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Jerry Brown, trying to defend his record, trashes Bill Clinton [Updated]

September 13, 2010 | 11:25 am

Jerry Brown has spent much of his race for governor assaulting the character of his Republican rival Meg Whitman. But now, in a jaw-dropping bit of rhetoric, he's extended his criticism to a former Democratic president, Bill Clinton. And he did so by referring obliquely to Clinton's dalliance with White House intern Monica Lewinsky.

“Meg Whitman. She stops at nothing. She's even got Clinton lying about me. That's right. No, did you see that? Where he said I raised taxes. It's a lie,” he told a crowd at an East Los Angeles event Sunday. “… I mean Clinton's a nice guy but whoever said he always told the truth? You remember, right? There's that whole story there about did he or didn't he. OK, I did… I did not have taxes with this state.”

The last line was a play on Clinton’s defense against the brewing scandal in early 1998 that he had a relationship with Lewinsky. At the time, Clinton asserted, “I did not have sexual relations with that woman.” Clinton subsequently admitted to an improper relationship with her and faced impeachment proceedings.

[Updated at 3:04 p.m.: Brown apologized at a hastily called news conference. "Bill Clinton was an excellent president. It was wrong for me to joke about an incident from many years ago, and I’m sorry," Brown said before attempting to steer the discussion back to questions about Whitman's honesty.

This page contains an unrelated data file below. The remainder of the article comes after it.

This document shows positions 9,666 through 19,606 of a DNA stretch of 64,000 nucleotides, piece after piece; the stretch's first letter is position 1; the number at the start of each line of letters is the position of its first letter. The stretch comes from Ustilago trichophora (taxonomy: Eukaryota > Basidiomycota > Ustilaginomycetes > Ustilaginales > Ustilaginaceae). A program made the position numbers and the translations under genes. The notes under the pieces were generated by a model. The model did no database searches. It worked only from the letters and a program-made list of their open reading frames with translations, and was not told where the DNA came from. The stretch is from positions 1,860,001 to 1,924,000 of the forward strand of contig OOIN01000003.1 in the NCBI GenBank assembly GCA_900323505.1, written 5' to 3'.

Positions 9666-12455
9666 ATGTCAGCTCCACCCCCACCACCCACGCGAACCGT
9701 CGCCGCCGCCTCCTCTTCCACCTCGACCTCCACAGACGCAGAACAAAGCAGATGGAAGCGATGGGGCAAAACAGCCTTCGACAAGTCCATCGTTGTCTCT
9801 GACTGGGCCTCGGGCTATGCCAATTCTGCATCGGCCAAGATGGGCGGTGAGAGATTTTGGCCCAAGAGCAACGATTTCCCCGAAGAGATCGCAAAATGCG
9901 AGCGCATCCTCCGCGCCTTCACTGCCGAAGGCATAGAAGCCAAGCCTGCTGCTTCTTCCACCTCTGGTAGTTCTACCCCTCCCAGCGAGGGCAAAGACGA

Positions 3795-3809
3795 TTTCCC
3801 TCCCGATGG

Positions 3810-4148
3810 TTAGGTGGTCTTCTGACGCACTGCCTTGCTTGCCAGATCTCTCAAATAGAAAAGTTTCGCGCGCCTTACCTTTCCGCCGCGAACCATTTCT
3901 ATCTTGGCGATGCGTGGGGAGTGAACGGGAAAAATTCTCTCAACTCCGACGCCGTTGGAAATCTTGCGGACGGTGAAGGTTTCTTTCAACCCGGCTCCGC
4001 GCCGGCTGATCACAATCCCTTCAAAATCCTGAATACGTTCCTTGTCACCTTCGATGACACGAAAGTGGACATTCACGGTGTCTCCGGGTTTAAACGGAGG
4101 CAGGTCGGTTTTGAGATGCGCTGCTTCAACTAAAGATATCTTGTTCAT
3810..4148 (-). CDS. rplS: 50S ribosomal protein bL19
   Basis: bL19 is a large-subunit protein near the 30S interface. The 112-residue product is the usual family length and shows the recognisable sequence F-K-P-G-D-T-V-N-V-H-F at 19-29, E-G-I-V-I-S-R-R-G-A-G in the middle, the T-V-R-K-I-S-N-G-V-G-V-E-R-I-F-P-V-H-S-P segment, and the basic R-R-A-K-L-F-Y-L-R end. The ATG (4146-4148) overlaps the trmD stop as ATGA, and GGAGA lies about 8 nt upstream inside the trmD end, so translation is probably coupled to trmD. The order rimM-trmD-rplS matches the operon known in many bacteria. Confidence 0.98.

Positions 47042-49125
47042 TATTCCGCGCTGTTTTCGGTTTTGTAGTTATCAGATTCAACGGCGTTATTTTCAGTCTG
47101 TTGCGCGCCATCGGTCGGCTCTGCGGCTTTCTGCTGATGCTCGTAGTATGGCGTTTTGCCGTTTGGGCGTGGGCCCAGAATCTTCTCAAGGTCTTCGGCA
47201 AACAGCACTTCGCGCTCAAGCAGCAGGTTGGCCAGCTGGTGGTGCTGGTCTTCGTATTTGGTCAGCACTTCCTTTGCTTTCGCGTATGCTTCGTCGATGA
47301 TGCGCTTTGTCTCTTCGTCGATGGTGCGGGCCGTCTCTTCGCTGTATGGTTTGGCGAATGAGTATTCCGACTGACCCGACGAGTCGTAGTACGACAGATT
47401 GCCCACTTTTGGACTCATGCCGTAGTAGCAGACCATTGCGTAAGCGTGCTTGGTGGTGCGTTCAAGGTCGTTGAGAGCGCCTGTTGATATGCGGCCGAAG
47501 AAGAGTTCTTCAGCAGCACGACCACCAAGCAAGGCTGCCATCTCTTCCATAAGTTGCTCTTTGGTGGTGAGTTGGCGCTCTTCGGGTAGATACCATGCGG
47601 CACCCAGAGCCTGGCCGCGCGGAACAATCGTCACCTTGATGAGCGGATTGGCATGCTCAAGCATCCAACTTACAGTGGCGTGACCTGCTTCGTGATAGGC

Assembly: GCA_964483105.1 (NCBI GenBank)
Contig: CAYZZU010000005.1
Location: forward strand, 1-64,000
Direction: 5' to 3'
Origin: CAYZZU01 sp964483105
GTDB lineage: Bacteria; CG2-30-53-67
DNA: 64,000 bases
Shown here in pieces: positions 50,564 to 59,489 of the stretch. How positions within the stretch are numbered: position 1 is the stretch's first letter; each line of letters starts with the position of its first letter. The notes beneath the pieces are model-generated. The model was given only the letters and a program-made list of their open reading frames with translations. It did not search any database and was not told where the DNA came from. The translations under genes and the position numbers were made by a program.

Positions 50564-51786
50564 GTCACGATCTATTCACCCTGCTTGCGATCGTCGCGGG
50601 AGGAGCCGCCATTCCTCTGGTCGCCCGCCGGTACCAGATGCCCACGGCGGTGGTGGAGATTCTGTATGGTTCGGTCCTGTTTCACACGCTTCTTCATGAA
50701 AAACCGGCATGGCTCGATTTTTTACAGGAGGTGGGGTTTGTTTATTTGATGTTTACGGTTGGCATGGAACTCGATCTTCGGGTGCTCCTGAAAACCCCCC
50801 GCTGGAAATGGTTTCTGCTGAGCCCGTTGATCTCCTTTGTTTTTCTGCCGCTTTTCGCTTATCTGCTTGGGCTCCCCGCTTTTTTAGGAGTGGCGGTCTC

"She hasn’t told the truth about my record as governor. She hasn’t told the truth about my record as mayor. She hasn’t even told the truth about her own record," Brown said. "I’ve made my share of mistakes, and my inappropriate joke about President Clinton is one of them. But from me you’ll always get the truth."]

Brown and Clinton have a tense history because of the 1992 presidential primaries, during which they  tangled as they vied for the nomination. After Clinton racked up enough delegates for the nomination, Brown declined to endorse him at the party’s convention. Last year, Clinton returned the favor by endorsing Gavin Newsom in the California Democratic gubernatorial primary. Newsom quickly dropped out because he couldn't raise enough money to compete with Brown, a fixture on the California political scene for four decades.

Clinton became an issue in the gubernatorial contest last week, when Whitman began airing a 30-second television ad that features 1992 footage of Clinton, then a presidential candidate, trying to refute Brown's claim that he lowered taxes as governor. The video came from a Democratic primary debate that featured both men.

"CNN. Not me, CNN says his assertion about his tax record was, quote, just plain wrong," Clinton says in the ad. "He raised taxes as governor of California…. He doesn't tell the people the truth."

As the Times reported Friday night, the CNN report was based on erroneous data.

The Brown campaign has called on Whitman to take down the ad; the Whitman campaign has refused, saying it remains factually correct because taxes on average did go up during Brown’s tenure as governor from 1975 to 1983.

-- Seema Mehta in Los Angeles